Washington D.C.: Researchers have recently found that prescribing two medications -benzodiazepines and phenytoin - one after the other, could help treat epileptic seizures in children.
The study, published in the journal The Lancet, shows that giving said medications halved the number of children sent to intensive care.
Prolonged epileptic seizures are the most common neurological emergencies in children seen by hospitals. The seizures are potentially fatal: up to five per cent of affected children die, and a third suffer long-term complications from brain damage.
In severe seizures, the first line of treatment (benzodiazepines) only stops the seizures in 40 to 60 per cent of patients. Before this study, the second line treatment was the anticonvulsant drug phenytoin, but until now this practice had never been scrutinised in a robust major randomised controlled trial. Also, phenytoin was known to have a number of serious complications.
In this study, researchers compared phenytoin with newer anti-convulsant levetiracetam for second-line treatment of seizures.
Levetiracetam is used routinely as a daily medication to prevent seizures but has not been properly tested against phenytoin for treatment of severe prolonged seizures.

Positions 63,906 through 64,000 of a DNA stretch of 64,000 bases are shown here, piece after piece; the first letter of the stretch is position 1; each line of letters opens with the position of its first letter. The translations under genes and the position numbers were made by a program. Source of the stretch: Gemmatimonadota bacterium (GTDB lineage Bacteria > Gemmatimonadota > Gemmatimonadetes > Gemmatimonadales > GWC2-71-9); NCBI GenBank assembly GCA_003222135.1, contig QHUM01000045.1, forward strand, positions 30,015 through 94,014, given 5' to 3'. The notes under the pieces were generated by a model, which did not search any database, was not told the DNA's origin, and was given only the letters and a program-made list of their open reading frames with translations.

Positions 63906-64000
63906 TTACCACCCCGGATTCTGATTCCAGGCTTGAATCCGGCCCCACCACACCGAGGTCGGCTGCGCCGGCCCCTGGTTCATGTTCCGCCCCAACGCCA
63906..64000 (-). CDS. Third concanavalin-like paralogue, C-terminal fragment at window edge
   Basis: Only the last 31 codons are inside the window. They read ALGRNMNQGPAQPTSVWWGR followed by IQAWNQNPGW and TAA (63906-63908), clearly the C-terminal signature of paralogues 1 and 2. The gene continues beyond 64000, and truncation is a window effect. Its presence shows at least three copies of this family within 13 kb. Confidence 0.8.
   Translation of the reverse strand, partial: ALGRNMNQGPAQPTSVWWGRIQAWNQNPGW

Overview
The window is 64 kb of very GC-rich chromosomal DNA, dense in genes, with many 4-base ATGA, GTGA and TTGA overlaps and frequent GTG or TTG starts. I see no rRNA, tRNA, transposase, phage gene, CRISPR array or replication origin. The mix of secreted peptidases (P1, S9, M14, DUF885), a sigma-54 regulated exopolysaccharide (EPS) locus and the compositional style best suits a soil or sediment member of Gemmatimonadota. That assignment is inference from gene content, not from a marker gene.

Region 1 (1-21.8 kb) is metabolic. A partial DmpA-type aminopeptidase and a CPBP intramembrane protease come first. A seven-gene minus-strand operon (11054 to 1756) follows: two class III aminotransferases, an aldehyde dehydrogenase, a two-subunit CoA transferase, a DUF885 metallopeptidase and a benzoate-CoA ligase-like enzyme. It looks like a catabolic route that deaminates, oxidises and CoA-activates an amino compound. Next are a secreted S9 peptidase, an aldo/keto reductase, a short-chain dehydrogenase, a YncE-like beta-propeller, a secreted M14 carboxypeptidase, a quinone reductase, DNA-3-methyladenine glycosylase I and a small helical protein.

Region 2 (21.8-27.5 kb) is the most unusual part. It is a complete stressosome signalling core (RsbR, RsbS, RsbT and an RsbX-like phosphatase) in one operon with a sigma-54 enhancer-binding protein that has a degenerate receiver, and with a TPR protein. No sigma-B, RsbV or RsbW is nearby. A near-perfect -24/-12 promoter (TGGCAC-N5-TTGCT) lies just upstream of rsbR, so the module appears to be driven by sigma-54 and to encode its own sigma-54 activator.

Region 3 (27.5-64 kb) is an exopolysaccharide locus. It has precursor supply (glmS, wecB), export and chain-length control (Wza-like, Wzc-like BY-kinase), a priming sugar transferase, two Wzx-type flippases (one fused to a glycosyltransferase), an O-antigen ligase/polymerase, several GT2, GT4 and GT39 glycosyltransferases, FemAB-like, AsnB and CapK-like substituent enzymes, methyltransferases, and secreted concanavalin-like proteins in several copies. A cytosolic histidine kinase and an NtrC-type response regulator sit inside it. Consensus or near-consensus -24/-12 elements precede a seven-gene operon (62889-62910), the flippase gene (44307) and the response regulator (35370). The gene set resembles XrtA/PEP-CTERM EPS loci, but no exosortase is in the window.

The research involved 233 child patients aged between three months and 16 years. Researchers found that when given individually, the drugs are as good as each other: both had a moderate success rate (50-60 per cent) at stopping a prolonged seizure.
But strikingly, treatment with one drug and then the other increased the success rate of stopping a seizure to approximately 75 per cent.
Previously, children who continued seizing after phenytoin then needed to be intubated, sedated and placed on a ventilator in intensive care.
"This study has now given us robust evidence to manage children with prolonged seizures without reverting to intubation and intensive care," said Dr. Dalziel, lead researcher.
"By controlling seizures in the emergency department we will increase the chance of these children recovering more quickly and returning back to their normal lives," he added.
"This study is going to profoundly improve treatment for children who are critically ill with epilepsy around the world," said Professor Franz Babl, co-researcher.